1. Create or find the object you would like to add a click event to. We recommend using Hotspots to make it easier to locate in your layers panel.
  2. With the Hotspot or object selected, open the SDK panel and in the current selection section, add a sound-click tag. This tells the experience to listen for click events on this object.
  3. Add an addition tag for the event you would like to fire when the Hotspot or object is clicked, such as event:play. We’ve listed all of the possible events below.
  4. Finally, identify the name of the sound file you would like to trigger using the target:unique-name tag created in a previous step.


  • Dropbox will disable links that exceed 20GB worth of downloads per day. For experiences that are expected to receive traffic that exceeds 1,000 visitors per day, the sound files should be hosted on a CORS enabled server that won’t limit bandwidth.
  • Since the hotspots created for the Audio SDK only trigger SDK commands, Click and/or Hover are NOT sent to Ceros analytics, Google Analytics, or Google Tag Manager.To work around this, there would need to be a Click and/or Hover interaction added to the hotspot. It can be anything, i.e., toggling visibility of a shape that exists off canvas.



event:loopPlays the sound(s) and sets it to loop indefinitely.
event:muteToggles the volume on a sound(s).
event:playPlays the sound(s).
event:pausePauses the sound(s).
event:resetResets and plays the sound(s).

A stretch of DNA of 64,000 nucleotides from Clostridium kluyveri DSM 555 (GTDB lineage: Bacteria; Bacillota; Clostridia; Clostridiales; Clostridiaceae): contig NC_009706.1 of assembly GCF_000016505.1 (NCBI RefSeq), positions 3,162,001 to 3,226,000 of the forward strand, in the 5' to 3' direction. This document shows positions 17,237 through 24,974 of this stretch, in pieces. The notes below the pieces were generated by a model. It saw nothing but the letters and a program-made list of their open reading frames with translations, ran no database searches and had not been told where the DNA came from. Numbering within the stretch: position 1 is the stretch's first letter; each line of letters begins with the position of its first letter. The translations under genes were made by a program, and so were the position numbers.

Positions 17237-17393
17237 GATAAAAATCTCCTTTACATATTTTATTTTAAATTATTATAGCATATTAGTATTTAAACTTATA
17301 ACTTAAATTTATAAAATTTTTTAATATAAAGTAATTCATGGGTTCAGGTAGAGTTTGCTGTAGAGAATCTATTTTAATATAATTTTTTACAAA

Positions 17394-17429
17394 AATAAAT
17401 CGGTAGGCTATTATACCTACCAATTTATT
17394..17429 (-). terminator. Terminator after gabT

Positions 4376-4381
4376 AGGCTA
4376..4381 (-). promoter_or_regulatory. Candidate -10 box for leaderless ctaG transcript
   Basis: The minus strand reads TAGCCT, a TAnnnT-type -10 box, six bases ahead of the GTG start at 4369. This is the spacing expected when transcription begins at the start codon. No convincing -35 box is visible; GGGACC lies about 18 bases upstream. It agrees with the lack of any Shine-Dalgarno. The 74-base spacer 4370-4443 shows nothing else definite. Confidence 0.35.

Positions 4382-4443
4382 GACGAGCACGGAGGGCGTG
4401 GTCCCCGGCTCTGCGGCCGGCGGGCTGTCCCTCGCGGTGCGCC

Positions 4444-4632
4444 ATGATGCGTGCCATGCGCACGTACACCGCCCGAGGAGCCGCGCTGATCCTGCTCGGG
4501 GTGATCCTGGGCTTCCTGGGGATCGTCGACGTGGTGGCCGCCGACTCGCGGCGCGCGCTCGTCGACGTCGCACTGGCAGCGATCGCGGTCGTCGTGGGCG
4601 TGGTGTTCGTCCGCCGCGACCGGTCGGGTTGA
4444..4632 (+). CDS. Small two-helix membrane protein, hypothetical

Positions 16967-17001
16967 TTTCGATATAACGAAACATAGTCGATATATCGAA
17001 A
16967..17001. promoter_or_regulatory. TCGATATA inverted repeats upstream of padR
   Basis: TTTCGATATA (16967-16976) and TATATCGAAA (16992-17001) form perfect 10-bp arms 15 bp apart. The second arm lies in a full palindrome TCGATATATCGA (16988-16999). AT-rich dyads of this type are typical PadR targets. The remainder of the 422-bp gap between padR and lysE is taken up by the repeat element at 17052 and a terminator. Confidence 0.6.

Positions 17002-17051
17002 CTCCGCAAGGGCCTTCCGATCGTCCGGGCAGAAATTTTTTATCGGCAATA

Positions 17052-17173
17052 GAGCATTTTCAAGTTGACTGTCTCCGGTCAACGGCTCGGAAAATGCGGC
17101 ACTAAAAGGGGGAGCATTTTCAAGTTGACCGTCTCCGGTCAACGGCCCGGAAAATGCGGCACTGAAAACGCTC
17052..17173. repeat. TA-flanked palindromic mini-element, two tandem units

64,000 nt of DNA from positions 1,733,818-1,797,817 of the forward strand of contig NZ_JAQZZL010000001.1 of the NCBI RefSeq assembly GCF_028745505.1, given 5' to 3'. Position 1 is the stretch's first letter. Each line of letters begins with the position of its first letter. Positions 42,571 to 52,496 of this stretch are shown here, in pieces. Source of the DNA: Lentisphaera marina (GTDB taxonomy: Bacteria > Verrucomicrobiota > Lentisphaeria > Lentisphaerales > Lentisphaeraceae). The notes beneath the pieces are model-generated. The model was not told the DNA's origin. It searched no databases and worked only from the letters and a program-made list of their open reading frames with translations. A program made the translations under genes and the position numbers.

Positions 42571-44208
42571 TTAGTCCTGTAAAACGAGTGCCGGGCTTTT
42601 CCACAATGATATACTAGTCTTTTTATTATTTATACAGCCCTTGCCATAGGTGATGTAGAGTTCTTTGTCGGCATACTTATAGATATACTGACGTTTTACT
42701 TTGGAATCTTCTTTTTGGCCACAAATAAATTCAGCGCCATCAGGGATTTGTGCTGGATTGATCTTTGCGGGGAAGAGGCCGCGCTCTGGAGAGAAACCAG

event:togglePlays the sound(s). Subsequent clicks will pause/play the sound(s).
event:fastforwardFast forwards the sound by 1 second, whether it’s playing or paused. Does not play/unpause sounds.
event:rewindRewinds the sound by 1 second, whether it’s playing or paused. Does not play/unpause sounds.
event:fadeinFades the volume from 0 to the set volume (default: 2 second).
event:fadeoutFades the volume from the set volume to 0 (default: 1 second).

Global events: all events can be applied globally to every sound in the experience. In order to do so, change the event in the event tag to eventall

6. Optional: adding streams to your experience

  1. Follow above steps for adding a typical audio file, making sure to add the URL of the source of the stream to the payload.
  2. Add the tag stream:true to the tags of the object.
  3. Make sure an event is attached, event:toggle is recommended for streams.

7. Sound settings

If you would like to really fine tune your sound and/or event settings, much can be done using tags alone. This section will tell you which settings you can change through tags and what those changes do.

WARNING: changing these may cause unexpected behavior.

Settings can be changed using the format: setting:value.

Setting ChangeDefault

start:3000Default = 0. To change the start time of your sound you may enter “start:your-start-time”, i.e. “start:2000”. The second part must be a number, and in milliseconds NOT seconds.
fastforwardtime:3500Default = 1000
rewindtime:2000Default = 1000
volume:83Default = 100
rate:200Pauses the sound(s)
event:resetDefault = 100